Impaired Driving

Mississippi DUI Laws

In Mississippi, a person is guilty of a DUI if he or she to drives (1) while under the influence of any substance which has impaired such person’s ability to operate a motor vehicle, OR (2) while under the influence of a drug which is unlawful to possess under the Mississippi Controlled Substances Law. Miss. Code Ann. §§ 631130(1)(b),(d)(West 2009).

State of Mississippi BAC Laws:

  • All drivers with a BAC of .08 or higher.
  • Under 21 with a BAC of .02 or higher.
  • Commercial Vehicle Driver with a BAC of .04 or higher.

The implied consent law in the State of Mississippi means that all drivers have agreed to submit to a chemical test of their blood, breath or urine if a law enforcement officer has reason to believe that the person is under the influence of drugs, alcohol or both. A refusal to submit to a chemical test will automatically result in the suspension of your drivers license for a period of 90 days without a previous conviction or refusal, or 1 year with a previous conviction or refusal.


Jackass Star Dies In Car Crash

Ryan Dunn, one of the stars of MTV’s “Jackass,” has died in a car crash. He was 34.

NBC Philadelphia reports that Dunn and a passenger, Zachary Hartwell, died in an 2:30am crash at Route 322 and New Street in West Goshen Township, Pennsylvania.

Dunn posted to Twitter a photo of himself drinking with friends just hours before the crash. A police report indicated that Dunn was most likely speeding in his 2007 Porsche 911 GT3, which was destroyed in the wreck.

Jolopnik Report HERE


Ryan’s Porche before the accident

The Porche after the accident

The Porche after the accident


Ryan Dunn (1977-2011)
Twitter Pic the night of the car wreck

National Survey on Drug Use and Health Estimates of Drunk and Drugged Driving

Map of Percentage of Drunk and Drugged drivers by state.

Drowsy driving

There have been many investigations into whether drinking or drugged driving is less than or more dangerous than drowsy driving. In fact, MythBusters, the TV show, did an episode on this question. No matter the results of these studies though, it is a fact that both are incredibly dangerous and should be avoided to protect drivers, passengers and other roadway users.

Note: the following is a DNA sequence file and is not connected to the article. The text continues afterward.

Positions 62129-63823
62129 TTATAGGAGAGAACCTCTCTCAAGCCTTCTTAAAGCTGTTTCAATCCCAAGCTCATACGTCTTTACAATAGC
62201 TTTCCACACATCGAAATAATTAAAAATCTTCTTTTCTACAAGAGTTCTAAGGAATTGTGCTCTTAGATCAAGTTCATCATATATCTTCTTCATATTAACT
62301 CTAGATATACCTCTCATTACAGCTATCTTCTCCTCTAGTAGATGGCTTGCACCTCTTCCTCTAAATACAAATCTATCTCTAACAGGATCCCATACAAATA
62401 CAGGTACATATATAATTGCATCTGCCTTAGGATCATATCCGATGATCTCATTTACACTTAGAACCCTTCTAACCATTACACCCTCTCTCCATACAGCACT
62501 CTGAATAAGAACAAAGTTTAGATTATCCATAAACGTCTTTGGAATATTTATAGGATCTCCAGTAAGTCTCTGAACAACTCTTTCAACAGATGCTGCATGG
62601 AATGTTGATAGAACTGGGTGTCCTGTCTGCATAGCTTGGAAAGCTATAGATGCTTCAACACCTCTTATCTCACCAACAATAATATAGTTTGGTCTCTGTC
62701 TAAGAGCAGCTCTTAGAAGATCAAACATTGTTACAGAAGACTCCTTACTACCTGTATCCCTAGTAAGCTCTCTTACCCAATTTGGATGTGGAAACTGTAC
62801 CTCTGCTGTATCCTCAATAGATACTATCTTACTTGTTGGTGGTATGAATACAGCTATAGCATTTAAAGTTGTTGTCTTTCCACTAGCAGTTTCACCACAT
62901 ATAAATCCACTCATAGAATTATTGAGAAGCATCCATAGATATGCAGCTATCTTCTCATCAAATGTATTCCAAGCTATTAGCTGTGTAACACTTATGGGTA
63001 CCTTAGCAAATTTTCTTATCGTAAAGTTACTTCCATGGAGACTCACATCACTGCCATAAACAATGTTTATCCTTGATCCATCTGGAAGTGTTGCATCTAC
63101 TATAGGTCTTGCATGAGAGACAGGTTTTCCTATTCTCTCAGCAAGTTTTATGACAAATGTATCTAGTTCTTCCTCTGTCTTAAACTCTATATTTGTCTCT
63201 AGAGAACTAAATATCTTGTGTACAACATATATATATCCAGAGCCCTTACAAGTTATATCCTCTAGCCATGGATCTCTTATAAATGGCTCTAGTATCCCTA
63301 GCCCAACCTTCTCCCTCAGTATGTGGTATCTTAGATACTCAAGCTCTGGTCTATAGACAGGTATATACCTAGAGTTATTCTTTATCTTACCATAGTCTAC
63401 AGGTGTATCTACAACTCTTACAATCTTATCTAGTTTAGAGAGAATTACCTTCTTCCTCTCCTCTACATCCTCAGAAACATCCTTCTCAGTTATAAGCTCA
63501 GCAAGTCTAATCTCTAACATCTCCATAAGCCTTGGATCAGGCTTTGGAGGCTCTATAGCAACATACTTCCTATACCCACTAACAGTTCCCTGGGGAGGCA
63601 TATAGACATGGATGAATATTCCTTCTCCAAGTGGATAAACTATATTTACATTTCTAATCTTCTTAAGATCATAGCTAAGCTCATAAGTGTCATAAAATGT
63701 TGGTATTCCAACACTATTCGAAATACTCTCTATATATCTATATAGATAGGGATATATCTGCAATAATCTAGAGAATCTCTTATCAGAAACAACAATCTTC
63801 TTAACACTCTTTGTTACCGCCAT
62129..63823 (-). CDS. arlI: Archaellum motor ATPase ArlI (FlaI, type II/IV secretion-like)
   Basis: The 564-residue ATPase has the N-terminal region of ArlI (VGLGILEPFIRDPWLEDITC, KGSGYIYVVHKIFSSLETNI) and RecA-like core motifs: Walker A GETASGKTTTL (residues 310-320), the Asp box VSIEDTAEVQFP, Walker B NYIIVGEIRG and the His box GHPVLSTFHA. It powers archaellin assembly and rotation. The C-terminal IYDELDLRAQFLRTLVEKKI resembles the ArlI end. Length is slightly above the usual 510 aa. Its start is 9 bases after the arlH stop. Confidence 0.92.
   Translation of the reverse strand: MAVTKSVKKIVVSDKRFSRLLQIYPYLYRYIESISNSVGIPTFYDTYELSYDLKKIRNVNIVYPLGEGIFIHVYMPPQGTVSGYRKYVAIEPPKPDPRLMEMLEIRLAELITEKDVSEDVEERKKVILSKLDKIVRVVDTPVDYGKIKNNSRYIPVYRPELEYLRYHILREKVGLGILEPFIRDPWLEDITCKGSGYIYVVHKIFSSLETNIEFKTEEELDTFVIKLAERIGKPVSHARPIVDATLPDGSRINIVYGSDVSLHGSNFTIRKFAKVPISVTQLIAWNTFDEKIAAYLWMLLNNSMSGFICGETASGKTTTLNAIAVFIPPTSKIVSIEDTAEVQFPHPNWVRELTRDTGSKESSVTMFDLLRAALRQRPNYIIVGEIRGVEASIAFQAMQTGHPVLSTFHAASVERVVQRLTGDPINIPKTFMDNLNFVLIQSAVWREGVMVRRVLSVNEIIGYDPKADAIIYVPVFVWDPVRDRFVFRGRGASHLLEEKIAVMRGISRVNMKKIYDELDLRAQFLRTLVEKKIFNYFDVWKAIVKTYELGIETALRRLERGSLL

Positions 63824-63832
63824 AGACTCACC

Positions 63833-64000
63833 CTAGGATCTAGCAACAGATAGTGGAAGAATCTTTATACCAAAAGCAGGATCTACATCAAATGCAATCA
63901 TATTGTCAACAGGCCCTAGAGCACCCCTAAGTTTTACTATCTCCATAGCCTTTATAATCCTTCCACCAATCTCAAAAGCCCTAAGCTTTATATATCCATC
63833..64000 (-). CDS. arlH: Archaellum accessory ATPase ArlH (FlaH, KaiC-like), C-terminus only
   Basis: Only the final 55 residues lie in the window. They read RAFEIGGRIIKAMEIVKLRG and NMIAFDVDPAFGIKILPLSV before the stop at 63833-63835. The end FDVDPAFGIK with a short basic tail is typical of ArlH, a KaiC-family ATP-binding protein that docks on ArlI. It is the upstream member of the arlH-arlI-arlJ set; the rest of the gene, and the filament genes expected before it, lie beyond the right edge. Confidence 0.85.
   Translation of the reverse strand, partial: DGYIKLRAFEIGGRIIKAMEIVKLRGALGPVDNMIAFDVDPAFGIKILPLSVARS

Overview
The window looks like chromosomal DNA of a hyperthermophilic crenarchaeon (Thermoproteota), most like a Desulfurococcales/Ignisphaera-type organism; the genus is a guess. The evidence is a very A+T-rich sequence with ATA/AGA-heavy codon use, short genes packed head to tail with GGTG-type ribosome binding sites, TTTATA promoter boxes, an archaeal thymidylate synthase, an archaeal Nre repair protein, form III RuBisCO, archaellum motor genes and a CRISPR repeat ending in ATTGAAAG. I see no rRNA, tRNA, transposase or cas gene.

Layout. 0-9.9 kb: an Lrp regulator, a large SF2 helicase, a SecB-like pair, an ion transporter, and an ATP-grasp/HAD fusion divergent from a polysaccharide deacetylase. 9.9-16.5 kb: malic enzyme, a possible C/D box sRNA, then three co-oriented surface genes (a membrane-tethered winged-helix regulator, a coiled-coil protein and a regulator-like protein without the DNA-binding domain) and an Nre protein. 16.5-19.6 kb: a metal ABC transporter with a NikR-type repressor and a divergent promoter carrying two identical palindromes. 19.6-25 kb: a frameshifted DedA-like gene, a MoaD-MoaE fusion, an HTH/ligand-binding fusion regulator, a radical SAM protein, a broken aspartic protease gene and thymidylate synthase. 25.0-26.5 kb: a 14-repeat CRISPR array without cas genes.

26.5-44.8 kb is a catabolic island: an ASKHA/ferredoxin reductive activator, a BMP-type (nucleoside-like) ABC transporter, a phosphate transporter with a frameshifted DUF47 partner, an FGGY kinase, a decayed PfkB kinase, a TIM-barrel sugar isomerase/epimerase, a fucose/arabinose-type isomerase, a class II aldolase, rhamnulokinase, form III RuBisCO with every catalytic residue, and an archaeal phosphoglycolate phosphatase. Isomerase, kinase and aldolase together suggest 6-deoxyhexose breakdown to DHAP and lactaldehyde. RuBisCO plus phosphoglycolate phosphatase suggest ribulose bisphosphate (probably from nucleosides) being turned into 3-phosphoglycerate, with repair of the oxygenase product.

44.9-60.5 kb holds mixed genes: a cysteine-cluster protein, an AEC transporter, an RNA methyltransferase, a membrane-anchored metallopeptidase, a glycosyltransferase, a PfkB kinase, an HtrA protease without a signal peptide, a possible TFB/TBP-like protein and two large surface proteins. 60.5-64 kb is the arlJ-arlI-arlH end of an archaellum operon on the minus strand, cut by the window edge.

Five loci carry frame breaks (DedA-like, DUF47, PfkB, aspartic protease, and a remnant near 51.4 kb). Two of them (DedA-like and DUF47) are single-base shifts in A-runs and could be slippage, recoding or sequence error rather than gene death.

According to the National Highway Traffic Safety Administration (NHTSA), drowsy driving is a factor in more than 100,000 crashes, resulting in about 1550 deaths and 40,000 injuries annually. In a poll by the National Sleep Foundation (NSF), 54% of adult drivers reported driving drowsy and 28% reported actually falling asleep at the wheel in the past year.

AAA provides a drowsy driving Q&A on their webpage that includes this list of warning signs;

  • The inability to recall the last few miles traveled,
  • Having disconnected or wandering thoughts,
  • Having difficulty focusing or keeping your eyes open,
  • Feeling as though your head is very heavy,
  • Drifting out of your driving lane, perhaps driving on the rumble strips,
  • Yawning repeatedly,
  • Accidentally tailgating other vehicles,
  • Missing traffic signs.

In fact, drowsy drivers sometimes drive so poorly that they might appear to be drunk. In a survey of police officers conducted by the AAA Foundation for Traffic Safety, nearly 90 percent of responding officers had at least once pulled over a driver who they expected to find intoxicated, but turned out to be sleepy (and not intoxicated).